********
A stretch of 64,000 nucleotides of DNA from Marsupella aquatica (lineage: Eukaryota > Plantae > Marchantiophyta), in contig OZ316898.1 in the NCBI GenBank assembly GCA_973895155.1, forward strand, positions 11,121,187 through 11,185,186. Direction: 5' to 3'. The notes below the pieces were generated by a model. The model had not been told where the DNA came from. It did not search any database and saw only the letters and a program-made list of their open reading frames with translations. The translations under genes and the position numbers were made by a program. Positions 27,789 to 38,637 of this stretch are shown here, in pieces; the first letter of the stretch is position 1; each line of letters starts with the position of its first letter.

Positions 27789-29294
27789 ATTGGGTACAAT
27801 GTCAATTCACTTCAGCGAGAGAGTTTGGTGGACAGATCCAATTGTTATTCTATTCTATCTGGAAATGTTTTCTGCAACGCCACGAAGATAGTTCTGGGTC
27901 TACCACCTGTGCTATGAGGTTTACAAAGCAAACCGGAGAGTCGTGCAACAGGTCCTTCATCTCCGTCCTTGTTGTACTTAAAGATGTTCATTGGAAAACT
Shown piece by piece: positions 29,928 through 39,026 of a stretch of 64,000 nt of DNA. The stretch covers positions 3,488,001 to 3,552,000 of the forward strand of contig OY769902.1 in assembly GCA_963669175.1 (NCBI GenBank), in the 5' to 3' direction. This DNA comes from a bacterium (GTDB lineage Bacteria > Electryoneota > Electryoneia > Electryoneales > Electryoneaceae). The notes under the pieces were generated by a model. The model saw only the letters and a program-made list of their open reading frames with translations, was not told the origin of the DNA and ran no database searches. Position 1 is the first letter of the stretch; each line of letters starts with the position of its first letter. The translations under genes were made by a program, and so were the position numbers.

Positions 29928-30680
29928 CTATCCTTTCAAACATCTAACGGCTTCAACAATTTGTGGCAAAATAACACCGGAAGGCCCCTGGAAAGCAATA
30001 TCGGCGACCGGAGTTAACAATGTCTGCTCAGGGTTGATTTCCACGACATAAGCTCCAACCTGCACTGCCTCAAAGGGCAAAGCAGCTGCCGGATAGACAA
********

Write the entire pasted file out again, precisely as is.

A stretch of 64,000 nucleotides of DNA from Marsupella aquatica (lineage: Eukaryota > Plantae > Marchantiophyta), in contig OZ316898.1 in the NCBI GenBank assembly GCA_973895155.1, forward strand, positions 11,121,187 through 11,185,186. Direction: 5' to 3'. The notes below the pieces were generated by a model. The model had not been told where the DNA came from. It did not search any database and saw only the letters and a program-made list of their open reading frames with translations. The translations under genes and the position numbers were made by a program. Positions 27,789 to 38,637 of this stretch are shown here, in pieces; the first letter of the stretch is position 1; each line of letters starts with the position of its first letter.

Positions 27789-29294
27789 ATTGGGTACAAT
27801 GTCAATTCACTTCAGCGAGAGAGTTTGGTGGACAGATCCAATTGTTATTCTATTCTATCTGGAAATGTTTTCTGCAACGCCACGAAGATAGTTCTGGGTC
27901 TACCACCTGTGCTATGAGGTTTACAAAGCAAACCGGAGAGTCGTGCAACAGGTCCTTCATCTCCGTCCTTGTTGTACTTAAAGATGTTCATTGGAAAACT
Shown piece by piece: positions 29,928 through 39,026 of a stretch of 64,000 nt of DNA. The stretch covers positions 3,488,001 to 3,552,000 of the forward strand of contig OY769902.1 in assembly GCA_963669175.1 (NCBI GenBank), in the 5' to 3' direction. This DNA comes from a bacterium (GTDB lineage Bacteria > Electryoneota > Electryoneia > Electryoneales > Electryoneaceae). The notes under the pieces were generated by a model. The model saw only the letters and a program-made list of their open reading frames with translations, was not told the origin of the DNA and ran no database searches. Position 1 is the first letter of the stretch; each line of letters starts with the position of its first letter. The translations under genes were made by a program, and so were the position numbers.

Positions 29928-30680
29928 CTATCCTTTCAAACATCTAACGGCTTCAACAATTTGTGGCAAAATAACACCGGAAGGCCCCTGGAAAGCAATA
30001 TCGGCGACCGGAGTTAACAATGTCTGCTCAGGGTTGATTTCCACGACATAAGCTCCAACCTGCACTGCCTCAAAGGGCAAAGCAGCTGCCGGATAGACAA